• YMMV: Your Mileage May Vary. In DRS parlance, you may react differently to the shoe, medical treatment, training program, or other matter under discussion(wikipedia)
I confess that I am drawn to the DRS for the faint whiff of subversion it carries, in my mind anyway. I've always liked alternative thinkers. Perhaps one day I will take the plunge, I just don't feel Yoda like yet!

Loughborough #2

  • Monday, April 09, 2012
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I was playing table tennis with a very cool young dude called Jacob. "Are you ready I asked?"
" I was born ready" he replied. And he was. Apart from his wild hair and off the wall attitude he was also immediately obvious as a wheelchair basketball player. I've never seen anyone control a chair quite like it, spinning it at speed and even flipping it over.
Jacob was just one of the many high quality young people I encountered at The Youth Sport Trust's Step Into Sport Camp at Loughborough University last week. I came home after the three days with a major buzz. The Trust took 50 young sports leaders with a disability and 50 able bodied leaders and put them together. Added into the mix were Athlete mentors such as World Bobsleigh champion Nicola Minichiello, Badminton player Gail Emms, Thai boxer Rachel MacKenzie, Archer Mel Clarke and gymnast Craig Heap and many other high sporting achievers. We also had inspirational talks from Gold medallist Darren Campbell and Paralympic swimmer Marc Woods as well as intensive workshops covering things like officiating and team management.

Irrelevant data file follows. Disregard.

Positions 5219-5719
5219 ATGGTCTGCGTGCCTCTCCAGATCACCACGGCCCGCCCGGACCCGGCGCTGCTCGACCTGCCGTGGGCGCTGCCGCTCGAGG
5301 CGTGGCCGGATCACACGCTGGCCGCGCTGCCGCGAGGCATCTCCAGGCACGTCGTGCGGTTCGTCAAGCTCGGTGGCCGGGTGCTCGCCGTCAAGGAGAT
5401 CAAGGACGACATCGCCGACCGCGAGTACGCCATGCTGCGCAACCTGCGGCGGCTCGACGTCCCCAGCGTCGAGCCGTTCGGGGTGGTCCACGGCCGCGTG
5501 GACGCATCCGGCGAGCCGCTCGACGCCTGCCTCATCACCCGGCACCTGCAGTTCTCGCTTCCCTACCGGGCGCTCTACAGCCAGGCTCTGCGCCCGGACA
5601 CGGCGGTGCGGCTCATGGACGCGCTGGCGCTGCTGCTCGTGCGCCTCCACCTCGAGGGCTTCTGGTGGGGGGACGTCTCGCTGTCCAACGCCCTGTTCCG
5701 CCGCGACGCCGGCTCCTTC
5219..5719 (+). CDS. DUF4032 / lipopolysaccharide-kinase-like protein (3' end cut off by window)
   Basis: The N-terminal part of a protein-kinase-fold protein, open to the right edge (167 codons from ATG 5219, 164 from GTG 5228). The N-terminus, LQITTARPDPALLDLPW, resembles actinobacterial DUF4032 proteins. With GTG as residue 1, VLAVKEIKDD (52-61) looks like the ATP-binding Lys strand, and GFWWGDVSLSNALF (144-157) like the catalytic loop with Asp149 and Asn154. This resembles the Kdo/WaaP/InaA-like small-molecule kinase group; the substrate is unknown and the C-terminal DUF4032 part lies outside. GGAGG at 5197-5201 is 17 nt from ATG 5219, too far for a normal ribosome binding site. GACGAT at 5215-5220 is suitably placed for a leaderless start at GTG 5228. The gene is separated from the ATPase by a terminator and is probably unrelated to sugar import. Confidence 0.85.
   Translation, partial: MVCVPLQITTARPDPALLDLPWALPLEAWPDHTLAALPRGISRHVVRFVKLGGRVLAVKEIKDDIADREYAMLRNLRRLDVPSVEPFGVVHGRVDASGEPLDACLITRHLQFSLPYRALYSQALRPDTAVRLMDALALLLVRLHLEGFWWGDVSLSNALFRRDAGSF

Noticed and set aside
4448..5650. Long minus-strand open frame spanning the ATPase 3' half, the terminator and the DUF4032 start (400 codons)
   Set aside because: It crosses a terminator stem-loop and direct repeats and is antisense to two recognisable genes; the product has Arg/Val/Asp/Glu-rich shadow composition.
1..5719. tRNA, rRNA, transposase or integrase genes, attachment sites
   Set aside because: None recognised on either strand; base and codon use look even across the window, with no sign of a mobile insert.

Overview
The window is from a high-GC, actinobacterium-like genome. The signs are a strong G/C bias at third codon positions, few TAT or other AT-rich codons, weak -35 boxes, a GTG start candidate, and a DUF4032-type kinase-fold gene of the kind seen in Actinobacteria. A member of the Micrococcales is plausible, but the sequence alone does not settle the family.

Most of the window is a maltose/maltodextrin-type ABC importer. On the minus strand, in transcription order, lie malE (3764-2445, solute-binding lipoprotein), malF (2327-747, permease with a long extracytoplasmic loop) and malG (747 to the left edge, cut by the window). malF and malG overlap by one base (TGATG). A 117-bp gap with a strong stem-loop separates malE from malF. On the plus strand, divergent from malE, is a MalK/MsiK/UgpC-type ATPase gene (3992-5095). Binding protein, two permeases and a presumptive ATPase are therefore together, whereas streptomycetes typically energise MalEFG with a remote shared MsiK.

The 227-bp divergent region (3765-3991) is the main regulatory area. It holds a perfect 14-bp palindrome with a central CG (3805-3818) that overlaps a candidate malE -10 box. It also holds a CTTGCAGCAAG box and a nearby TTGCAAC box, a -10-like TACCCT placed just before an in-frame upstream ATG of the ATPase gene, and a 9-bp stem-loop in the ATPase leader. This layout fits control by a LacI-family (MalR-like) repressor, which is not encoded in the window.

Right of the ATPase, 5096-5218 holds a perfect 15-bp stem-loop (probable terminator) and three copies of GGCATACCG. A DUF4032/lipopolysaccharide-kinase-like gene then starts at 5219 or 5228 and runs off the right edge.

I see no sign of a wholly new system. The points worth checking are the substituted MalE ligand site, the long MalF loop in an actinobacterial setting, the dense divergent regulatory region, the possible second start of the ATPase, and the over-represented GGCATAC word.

My buzz came from being embedded in the passion flowing from the young people, YST staff and the athletes, the energy was incredible. I guess I was doing what I love, working with young people and doing it in a sporting context.


  • Sunday, April 01, 2012
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I didn't know him personally so I don't want to get mawkish about his death. I did, however, feel that it was appropriate to go out for my run today in tribute to Micah True, found dead in The Gila National Forest, New Mexico.
Micah, known as Caballo Blanco set out last Tuesday for a trail run and never returned.
So I ran my local trails as a thanks to an inspirational and cult figure. He was a great apologist for running in it's purist and most stripped down form as well as the Tarahumara people of the Copper Canyons in Mexico who he managed to raise the profile of.
The bible speaks of a great cloud of witnesses who have gone on before us and are cheering us on from heaven. I believe in a running context this is where Micah is, one of a great cloud of past running greats watching over us.
I stopped by the brook and threw in a symbolic pebble to join the many already on the river bed.
The final, fitting word goes to Chris McDougall, author of Born To Run on Twitter this morning:  caballo had the only funeral he would have wanted: his friends spent days running in the wilderness in his honor.